As we approach N-Day (November 1, or the start of NaNoWriMo), I wanted to give a shout-out to the book behind the write-a-novel-in-30-days concept. No Plot? No Problem!: A Low-Stress, High-Velocity Guide to Writing a Novel in 30 Days , By Chris Baty, founder of National Novel Writing Month. This little book is a humorous, practical guide to getting started on actually writing that novel you’ve been dreaming of.
From preparation, gaining allies, figuring out your physical space, creating incentives, getting food… and actually getting through the 1,667 words per day, and dealing with the mid-month slog and other challenges (illness, lack of support, sudden time crunches), this book takes you through the entire month of novel-writing drama. I highly recommend reading it before NaNoWriMo, so you can appropriately prepare. You can, of course, just show up on Day 1 and start writing, but knowing about and planning for the inevitable setbacks and challenges will help you keep to your goal.
I like the just do it! approach, and think it can work well for those who have spent too much time waffling, or talking about writing without actually writing. The caveat is that you may end up with a mess. When you’re just thinking about making it to a challenging word count each day, a lot of other stuff flies out the window. It can be a good thing: you may surprise yourself and come up with characters and situations you never expected. However, you may, when you are done, have to spend a lot of time figuring out how it all fits together into a coherent whole. And a novel is a big, messy, unwieldy thing in any case (that’s sometimes the reason people give up in the middle – it becomes a hydra-headed, multi-tentacled beast the writer despairs of ever taming).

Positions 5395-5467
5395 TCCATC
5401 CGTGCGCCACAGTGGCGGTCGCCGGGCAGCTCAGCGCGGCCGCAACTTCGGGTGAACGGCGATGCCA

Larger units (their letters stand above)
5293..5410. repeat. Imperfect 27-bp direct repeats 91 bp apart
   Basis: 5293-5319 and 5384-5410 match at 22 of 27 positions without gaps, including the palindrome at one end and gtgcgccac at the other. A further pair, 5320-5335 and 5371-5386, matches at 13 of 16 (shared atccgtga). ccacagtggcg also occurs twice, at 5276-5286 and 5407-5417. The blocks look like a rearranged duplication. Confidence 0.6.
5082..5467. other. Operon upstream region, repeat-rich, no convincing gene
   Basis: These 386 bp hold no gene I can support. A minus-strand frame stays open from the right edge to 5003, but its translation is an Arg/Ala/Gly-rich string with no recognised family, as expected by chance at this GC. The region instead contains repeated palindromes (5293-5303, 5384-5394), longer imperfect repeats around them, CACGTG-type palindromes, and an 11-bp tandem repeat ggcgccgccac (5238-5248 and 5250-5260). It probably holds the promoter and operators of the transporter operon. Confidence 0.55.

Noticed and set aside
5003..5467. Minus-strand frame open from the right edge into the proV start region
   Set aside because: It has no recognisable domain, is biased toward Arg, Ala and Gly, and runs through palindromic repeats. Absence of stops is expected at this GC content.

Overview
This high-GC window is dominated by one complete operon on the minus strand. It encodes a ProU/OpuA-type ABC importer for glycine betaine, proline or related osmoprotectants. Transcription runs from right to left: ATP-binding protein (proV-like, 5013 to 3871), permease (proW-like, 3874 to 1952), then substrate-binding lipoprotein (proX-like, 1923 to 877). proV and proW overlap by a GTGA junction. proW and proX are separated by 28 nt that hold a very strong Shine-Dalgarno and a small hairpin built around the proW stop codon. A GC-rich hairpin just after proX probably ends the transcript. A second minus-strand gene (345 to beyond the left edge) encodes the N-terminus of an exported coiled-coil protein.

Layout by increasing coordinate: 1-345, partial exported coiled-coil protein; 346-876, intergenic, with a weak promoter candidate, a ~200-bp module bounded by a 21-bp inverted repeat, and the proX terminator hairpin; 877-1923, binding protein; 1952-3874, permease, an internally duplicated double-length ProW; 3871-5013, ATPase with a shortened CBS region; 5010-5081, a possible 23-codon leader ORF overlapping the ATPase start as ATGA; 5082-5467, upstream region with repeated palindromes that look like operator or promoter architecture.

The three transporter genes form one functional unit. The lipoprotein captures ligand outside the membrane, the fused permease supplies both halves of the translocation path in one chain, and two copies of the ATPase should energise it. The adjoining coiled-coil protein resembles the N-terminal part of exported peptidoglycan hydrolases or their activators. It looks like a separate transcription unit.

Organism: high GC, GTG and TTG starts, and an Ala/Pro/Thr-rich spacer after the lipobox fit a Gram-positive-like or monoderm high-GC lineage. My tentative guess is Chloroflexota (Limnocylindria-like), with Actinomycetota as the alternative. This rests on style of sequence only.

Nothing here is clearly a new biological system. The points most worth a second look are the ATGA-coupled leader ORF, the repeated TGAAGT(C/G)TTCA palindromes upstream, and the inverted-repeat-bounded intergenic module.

Outlining can help, of course. And whether you’re an outliner or not, the habit of just writing through whatever challenge you’ve come up against can be a good one to form. Rather than crashing to a halt and abandoning the project for weeks, you just keep writing past it, and resolve to figure it out later.
So, even if you’re not planning on officially doing NaNoWriMo, I encourage you to pick up this book. Plan your own Writing Intensive, on your own or with friends. Modify, if you need to: if 1,667 words per day feels impossible, try an even 1,000. Try it for 66 days (the amount of time some studies show is optimal for creating a lasting habit). I’m a big fan of doing a little each day, but it can also be good to push ourselves once in awhile, and do more than we think we can.
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